The Polaris Slingshot has always wowed. Three wheels, open cockpit and a design reminiscent of the Batmobile. It draws a crowd and is a blast to drive.
I spent several weeks in the reworked Polaris Slingshot. The company just unveiled a new version that is finally available with an automatic transmission. Past versions were limited to a standard transmission, radically limiting the three-wheeler's market to those who can drive a stick. But now, with a slushbox, the Slingshot is ready for the masses.
I just wish a gas engine didn't power the Slingshot.
The Slingshot is a thrilling ride. Is it like a motorcycle? Not really. Driving and riding in the Slingshot is akin to a go-kart or side-by-side ATV. The noises and feels are similar. It shifts hard, revs to infinity and the wind is always in your face. It's a blast.
Let's get this out of the way: The Slingshot is not fast. Sure, it's quick for its size, but it's slower than it looks.
Thrills can be had even without breakneck speed. Without doors or a top, the Slingshot offers a driving experience offered in few vehicles.
Once warmed up, the Slingshot is eager to please. The tach goes to 10K and redlines around 8,500. Mashing the go-pedal sends the needle soaring and the rear tire screeching. And off you go.
The Slingshot was seemingly designed to power slide through corners. With the power going only to the single rear tire, the Slingshot easily loses traction, allowing for dramatic slide slides.
The thrilling ride makes up for the lack of raw speed. What are normally mundane drives are elevated to mini adventures. That is if you let the Slingshot warm up a bit.
"She's a cold-hearted lady," an uncle used to proclaim about his early eighties red Chevy Custom Deluxe pickup. This truck hauled as long as you gave the truck some time to warm up. The same thing is true with the Slingshot. Mash the gas pedal after just starting it up and you'll be greeted with shifts as rough as a dirt road.
My first impression of the new Slingshot was not a good one. I unloaded the Slingshot from the delivery semi, hopped in and floored it. A long second later, as the transmission shifted from first to second, I discovered this was a bad idea. I immediately thought the Slingshot's transmission is seemingly controlled by someone changing gears with a sledgehammer.
During my first drive, I concluded the new automatic Slingshot to be terrible before reaching the top gear. I was wrong. Once warm, the Slingshot improves, but still lacks the shifting refinement of even the most basic automatic car. Even when warmed up, shifts in traffic are clunky and hard. When the driver can power through each gear, shifts on the open road are better, but still rough.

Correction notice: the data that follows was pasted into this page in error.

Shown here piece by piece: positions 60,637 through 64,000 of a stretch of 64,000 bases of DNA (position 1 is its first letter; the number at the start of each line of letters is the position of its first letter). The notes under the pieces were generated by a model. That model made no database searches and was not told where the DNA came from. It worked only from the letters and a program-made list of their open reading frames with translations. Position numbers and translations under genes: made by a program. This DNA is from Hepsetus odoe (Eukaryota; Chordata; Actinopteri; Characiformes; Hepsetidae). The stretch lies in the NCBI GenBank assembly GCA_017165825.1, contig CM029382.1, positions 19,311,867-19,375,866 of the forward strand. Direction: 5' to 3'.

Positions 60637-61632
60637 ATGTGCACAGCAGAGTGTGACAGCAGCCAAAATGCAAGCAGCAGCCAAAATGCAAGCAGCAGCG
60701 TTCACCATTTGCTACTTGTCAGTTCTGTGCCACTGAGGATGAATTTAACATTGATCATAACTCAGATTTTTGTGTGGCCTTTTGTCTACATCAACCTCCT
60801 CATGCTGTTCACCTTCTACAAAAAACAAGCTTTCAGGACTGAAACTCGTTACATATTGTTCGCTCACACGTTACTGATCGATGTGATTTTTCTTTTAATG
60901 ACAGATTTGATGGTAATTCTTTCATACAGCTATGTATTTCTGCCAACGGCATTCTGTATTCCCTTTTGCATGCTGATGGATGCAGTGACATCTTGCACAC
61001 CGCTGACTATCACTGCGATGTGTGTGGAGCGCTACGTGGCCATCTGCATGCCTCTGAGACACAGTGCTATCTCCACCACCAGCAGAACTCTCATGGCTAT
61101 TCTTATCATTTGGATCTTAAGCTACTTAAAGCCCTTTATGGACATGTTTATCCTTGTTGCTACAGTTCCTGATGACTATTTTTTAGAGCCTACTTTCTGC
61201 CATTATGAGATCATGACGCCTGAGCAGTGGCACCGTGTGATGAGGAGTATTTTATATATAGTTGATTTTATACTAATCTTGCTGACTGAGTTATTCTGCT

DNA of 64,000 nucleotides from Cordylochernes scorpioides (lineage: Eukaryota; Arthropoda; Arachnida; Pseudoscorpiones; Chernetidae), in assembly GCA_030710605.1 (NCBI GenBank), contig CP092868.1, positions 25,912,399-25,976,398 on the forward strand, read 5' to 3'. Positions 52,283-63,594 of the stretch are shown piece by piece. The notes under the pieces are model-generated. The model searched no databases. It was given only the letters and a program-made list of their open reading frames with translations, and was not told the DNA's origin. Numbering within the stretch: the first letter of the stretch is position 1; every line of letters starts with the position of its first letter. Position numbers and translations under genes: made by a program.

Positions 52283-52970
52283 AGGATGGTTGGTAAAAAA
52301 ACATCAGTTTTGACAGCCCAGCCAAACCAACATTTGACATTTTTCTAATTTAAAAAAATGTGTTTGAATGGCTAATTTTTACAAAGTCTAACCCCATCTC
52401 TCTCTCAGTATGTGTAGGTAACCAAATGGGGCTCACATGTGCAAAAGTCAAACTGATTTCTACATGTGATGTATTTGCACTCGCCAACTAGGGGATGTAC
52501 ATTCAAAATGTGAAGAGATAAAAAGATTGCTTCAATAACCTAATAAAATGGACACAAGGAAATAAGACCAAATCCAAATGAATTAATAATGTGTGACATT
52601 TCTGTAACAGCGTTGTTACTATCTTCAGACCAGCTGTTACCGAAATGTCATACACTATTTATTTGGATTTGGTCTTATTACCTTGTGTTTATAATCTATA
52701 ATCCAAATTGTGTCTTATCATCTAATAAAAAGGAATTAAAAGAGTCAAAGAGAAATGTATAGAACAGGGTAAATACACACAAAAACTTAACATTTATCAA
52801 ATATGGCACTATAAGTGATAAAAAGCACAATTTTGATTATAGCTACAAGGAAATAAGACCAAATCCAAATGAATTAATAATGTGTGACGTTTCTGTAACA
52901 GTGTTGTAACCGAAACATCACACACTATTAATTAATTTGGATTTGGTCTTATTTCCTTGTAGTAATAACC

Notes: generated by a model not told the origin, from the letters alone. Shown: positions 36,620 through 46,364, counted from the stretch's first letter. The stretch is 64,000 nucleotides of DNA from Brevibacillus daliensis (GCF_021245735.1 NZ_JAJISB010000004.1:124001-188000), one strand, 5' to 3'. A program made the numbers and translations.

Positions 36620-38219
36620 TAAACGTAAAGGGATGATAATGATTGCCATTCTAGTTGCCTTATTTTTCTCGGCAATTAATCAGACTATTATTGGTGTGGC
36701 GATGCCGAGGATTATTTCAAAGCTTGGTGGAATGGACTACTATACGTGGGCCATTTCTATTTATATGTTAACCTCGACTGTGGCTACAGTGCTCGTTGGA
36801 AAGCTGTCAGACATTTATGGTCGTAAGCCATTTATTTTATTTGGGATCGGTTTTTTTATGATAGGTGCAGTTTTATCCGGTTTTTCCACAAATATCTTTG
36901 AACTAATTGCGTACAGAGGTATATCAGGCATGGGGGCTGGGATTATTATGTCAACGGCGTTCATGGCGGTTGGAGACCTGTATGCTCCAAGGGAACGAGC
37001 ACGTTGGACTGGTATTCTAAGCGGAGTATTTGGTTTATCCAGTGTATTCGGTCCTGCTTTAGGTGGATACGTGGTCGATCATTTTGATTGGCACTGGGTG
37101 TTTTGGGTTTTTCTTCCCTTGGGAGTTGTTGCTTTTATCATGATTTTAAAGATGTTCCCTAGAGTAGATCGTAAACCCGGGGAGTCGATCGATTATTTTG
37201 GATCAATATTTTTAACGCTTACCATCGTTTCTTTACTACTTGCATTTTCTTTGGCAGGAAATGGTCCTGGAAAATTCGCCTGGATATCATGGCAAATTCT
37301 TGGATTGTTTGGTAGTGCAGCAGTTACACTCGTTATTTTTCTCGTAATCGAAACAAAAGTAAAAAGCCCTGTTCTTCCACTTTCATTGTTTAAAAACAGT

The transmission feel is my main concern with the Slingshot. Adding an automatic option opens the door to new buyers, but buyers must understand that the Slingshot is more ATV than car.
Want a refined open-top roadster? Get a Mazda MX-5. Want a thrilling open ride? The Slingshot is a great option.
Polaris introduced the Slingshot in 2014, and I was lucky enough to drive one of the first in the country. That version was powered by a General Motors four-cylinder engine that provided ample power for the small frame. This time around, Polaris used its own four-cylinder engine and mated it with an automatic gearbox.
The Slingshot in this new form is still thrilling, but the lackluster gearbox erases some of its potential and makes a case for an electric Slingshot.
Much of my hesitation about the automatic Slingshot would be erased if an electric motor powered the vehicle.
One, with an electric powertrain, the vehicle would dump the lackluster automatic transmission in favor of a direct drive system. It would still be accessible to the target market and yet gain a better driving experience. With the electric system, the Slingshot would be quicker off the line and around corners. It would be fast while still thrilling.
Two, the Slingshot doesn't make a pleasant noise. Muscle cars deserve an exhaust note that expresses the gravitas of the motor. The Slingshot is not a muscle car, and the current exhaust note can only be described as being similar to an obnoxious go-kart. I spent much of my time in the Slingshot cruising through Michigan's corn-lined back roads. I could smell the fresh corn while the sun beat down on my face. I love a loud exhaust as much as any dummy, but as I was driving through those backroads, I wished the Slingshot didn't produce such a racket. An electric powertrain would improve the experience of the open-top machine.
And finally, an electric powertrain would make the Slingshot as fast as it deserves. As stated above, the Slingshot is not as fast as it looks. Quick? Sure. But it's not fast, and an electric powertrain would address this shortcoming by offering more torque at the start, giving it the speed the Slingshot deserves.
Of course, Polaris probably will not heed my electrification advice. I doubt it's possible to make the Slingshot electric and maintain the same $30,000 price. A boy can still dream.
The Slingshot is a lot of fun, and the fun comes at a cost. In the end, the crummy automatic transmission limits the appeal of the Slingshot. Even in the best circumstances, shifts are rough and off-putting and not up to par for passenger vehicles. ATV enthusiasts can probably live with the shifts; everyone else should cross-shop the Slingshot with something like a Mazda MX-5, or even a used BMW Z3. Or, better yet, learn a life-long skill and learn to drive a stick shift, and buy the Slingshot with the standard transmission.
Adding an electric powertrain to the Slingshot would considerably improve the vehicle. It would likely be faster and more enjoyable to drive as a smooth, direct-drive sensation would replace the hard shifts.